My personal love of Simone as activist and singer goes back to those mid-1960s years of the civil-rights struggle. Shortly after finishing graduate studies at USC Cinema in the spring of 1967, I enrolled in Peace Corps training for a program that was destined for Gabon, West Africa. We trainees were stationed outside of Beaufort, S.C., in the small town of Frogmore, on the road out toward Hilton Head. The site was Penn Center, one of the country’s first post-Civil War schools for freed slaves. In the early 1960s, it was a training center for voter-rights activists.

At the time, Beaufort was not the upscale, more enlightened place that I encountered when I returned there to film The Big Chill in 1982. We Peace Corps volunteers were advised not to go into town unaccompanied, as many considered us northern carpetbaggers — or, worse, “race agitators.” Even so, one night a wooden cross was set on fire on the lawn in front of our residence hall.

In 1962, Phillips introduced the compact audiocassette, and most of us had battery-operated shoulder-slung players. (The iconic Walkman wasn’t introduced until 1979.) My roommate had a cassette of Simone’s cover of Bob Dylan’s protest song from Freewheeling, “Ballad of Hollis Brown.” We played the Simone version over and over. Though it told the story of an indigent, white South Dakota farmer’s tragic end, Simone infused it with the anger of racial exploitation. She had this uncanny ability to turn almost any song into a protest, a lament, or a reflection on desperate and thwarted lives. It was only after I saw What Happened, Miss Simone? that I searched for Simone’s “Hollis Brown.” The live performance in Holland exceeds in intensity the almost up-tempo one from her 1965 album, Let It All Out. At the beginning of this live version, Simone asks her trio to let her have a few verses of solo piano. As the percussion and guitar float quietly in against her insistent chordal crescendo, Simone disappears inside the music with a bobbing, motoric insistence; she’s not just a singer covering Dylan, but a Griot, her trance-like narration sweeping you into its dark tragedy.

In her intro to “Hollis Brown,” Simone says she’ll follow the Dylan song with one of Charles Aznavour’s signature songs, “Tomorrow Is My Turn” (“L’amour c’est comme un jour”), a classic French love ballad complete with plaintive strings. First, here is Aznavour:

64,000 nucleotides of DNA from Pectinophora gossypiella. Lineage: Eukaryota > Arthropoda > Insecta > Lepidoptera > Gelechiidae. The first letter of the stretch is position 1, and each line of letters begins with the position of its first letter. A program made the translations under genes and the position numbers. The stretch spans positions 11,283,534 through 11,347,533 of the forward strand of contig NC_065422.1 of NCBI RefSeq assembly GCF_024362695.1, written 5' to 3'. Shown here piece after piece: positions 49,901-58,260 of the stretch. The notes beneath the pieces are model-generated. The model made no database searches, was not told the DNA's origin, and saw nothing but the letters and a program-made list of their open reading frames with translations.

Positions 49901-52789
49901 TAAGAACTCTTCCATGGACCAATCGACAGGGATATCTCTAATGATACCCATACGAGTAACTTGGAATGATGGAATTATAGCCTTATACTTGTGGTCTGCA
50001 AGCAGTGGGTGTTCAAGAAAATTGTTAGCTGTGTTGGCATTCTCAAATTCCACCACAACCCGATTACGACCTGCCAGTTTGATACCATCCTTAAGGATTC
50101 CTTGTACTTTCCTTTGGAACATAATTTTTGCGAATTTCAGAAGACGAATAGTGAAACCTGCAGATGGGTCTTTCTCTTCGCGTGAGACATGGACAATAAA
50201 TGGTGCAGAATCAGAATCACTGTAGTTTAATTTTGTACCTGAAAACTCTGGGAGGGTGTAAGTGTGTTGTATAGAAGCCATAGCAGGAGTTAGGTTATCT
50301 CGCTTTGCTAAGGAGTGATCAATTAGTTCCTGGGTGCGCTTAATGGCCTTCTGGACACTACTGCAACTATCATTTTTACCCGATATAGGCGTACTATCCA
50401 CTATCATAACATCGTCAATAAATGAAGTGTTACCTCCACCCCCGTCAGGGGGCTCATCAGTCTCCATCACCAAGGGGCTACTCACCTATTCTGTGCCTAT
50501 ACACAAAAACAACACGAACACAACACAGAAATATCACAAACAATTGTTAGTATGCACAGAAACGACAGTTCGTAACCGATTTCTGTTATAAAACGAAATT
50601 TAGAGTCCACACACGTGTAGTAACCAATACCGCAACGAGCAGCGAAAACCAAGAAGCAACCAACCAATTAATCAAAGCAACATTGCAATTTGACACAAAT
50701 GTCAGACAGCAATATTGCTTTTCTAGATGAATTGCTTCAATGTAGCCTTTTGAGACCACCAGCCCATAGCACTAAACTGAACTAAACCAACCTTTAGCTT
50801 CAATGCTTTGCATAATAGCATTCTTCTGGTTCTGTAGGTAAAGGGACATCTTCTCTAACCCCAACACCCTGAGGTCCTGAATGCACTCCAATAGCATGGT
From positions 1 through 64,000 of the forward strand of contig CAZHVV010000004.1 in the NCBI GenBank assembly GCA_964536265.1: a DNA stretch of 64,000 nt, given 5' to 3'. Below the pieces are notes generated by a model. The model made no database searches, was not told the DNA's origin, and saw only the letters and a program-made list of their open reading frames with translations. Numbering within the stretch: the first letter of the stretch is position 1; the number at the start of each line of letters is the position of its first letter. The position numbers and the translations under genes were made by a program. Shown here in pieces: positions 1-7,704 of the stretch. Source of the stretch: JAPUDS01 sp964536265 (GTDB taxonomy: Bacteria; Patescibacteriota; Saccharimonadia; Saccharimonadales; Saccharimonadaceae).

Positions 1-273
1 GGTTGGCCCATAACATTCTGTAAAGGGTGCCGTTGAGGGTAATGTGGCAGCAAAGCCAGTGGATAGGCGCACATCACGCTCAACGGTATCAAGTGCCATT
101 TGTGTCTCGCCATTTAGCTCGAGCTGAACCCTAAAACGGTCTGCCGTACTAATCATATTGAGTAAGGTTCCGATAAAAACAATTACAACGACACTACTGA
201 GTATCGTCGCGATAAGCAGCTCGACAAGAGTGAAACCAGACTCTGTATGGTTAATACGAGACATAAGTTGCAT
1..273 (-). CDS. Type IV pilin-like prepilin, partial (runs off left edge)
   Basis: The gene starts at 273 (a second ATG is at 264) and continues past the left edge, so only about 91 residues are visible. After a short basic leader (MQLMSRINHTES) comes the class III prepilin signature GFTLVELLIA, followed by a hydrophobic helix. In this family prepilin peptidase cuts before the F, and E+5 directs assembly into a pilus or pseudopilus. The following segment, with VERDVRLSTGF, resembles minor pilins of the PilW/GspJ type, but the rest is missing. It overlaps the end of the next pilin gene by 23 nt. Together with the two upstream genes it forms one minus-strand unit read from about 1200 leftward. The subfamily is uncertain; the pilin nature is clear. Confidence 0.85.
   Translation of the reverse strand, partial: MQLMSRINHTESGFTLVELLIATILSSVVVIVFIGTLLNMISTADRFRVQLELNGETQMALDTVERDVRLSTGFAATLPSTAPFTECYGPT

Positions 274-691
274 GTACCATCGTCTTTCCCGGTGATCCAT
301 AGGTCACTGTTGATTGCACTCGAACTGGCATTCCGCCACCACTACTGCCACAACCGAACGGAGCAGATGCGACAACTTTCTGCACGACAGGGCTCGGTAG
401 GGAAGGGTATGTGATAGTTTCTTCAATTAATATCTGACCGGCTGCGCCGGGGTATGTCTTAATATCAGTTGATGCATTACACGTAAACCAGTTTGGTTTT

Now listen to what Aznavour’s hit becomes for Simone: a quiet yet emphatic personal anthem way beyond anything envisioned by the great French singer, and compelling evidence of the transformative power of every song Simone undertook:

When Aznavour was asked about Simone’s interpretation, he said simply, “Pure genius.”

The panning shot after the song ends reveals an almost entirely white audience — Europeans at that. (Simone spent the last several decades of her life as a de facto expatriate, living mainly in France.) Nothing replaces the passionate commitment of her music, not even the brief moment in Garbus’ documentary when Simone expresses regret at the passing of the Civil Rights era.


So, we are left to speculate about how Simone’s music and life might have evolved had her psychic demons not so consumed her. One can’t help but wonder, too, whether the anger that helped create gangsta rap, with its nastier elements of misogyny, could have been tempered if Simone’s voice had sustained its strength in Black culture. We Americans have stumbled in our march toward social and racial equality, and an ostrich-like complacency has helped create a fertile soil for the weed-ridden rhetoric of this election year, with dark threat of “riots” if a hectoring yahoo with a comb-over fails to control his party’s sandbox.

The catalog of CDs and DVDs of Simone’s work is breathtaking; the scope of her performance styles and her ever-evolving interpretations of signature songs can keep a scholar occupied. I was eager to find a song where she might unleash those early-career J. S. Bach hounds, a solo that would reveal just how ingrained her love of classical keyboard technique was. One example is “Love Me Or Leave Me” from the 1958 album Little Girl Blue. Starting at the 60-second mark, for the next two minutes you hear a virtuosic display of her jazz-infused classical training:

Another Tin Pan Alley song, her cover of the Walter Donaldson/Gus Kahn tune sung by Eddie Cantor in the early musical film Whoopee, is a mother lode of Simone’s piano style. (I embedded a scene from this film in my recent post about Busby Berkeley.)

The song is “My Baby Just Cares for Me.” A deep irony here is that Cantor sings it in blackface in the film. You can find it on YouTube, but I’ll refrain from embedding it here.

But I want to close with a truly wondrous mashup of the song with stop-motion animation, featuring Nina Simone as a cat, in a short from Aardman directed by Peter Lord. It begins with an almost “Heart and Soul” riff and morphs into an interlude full of Bach-like classical technique (with live-action inserts of piano keys and hammers), but grounded in the cabaret style that was Simone’s milieu.

An unlikely grace note is that Simone’s cover of “My Baby Cares Just for Me” became a British pop hit in 1987, after it was used in an ad for Chanel No. 5.

Even in death, Simone attracts controversy. The recently released and long-delayed feature film Nina, directed by Cynthia Mort and starring Zoe Saldana as the singer, has sparked sometimes vitriolic online commentaries that range from complaints about Mort’s race (she is white) to truly disturbing comments about Saldana’s “white-acceptable” skin tone and facial features. Between the racially coded rhetoric that passes as contemporary political debate, and the lack of “diversity” in the film industry, Simone’s message seems more of the moment than ever.

And so it goes.

NEXT: Films on Film at the Academy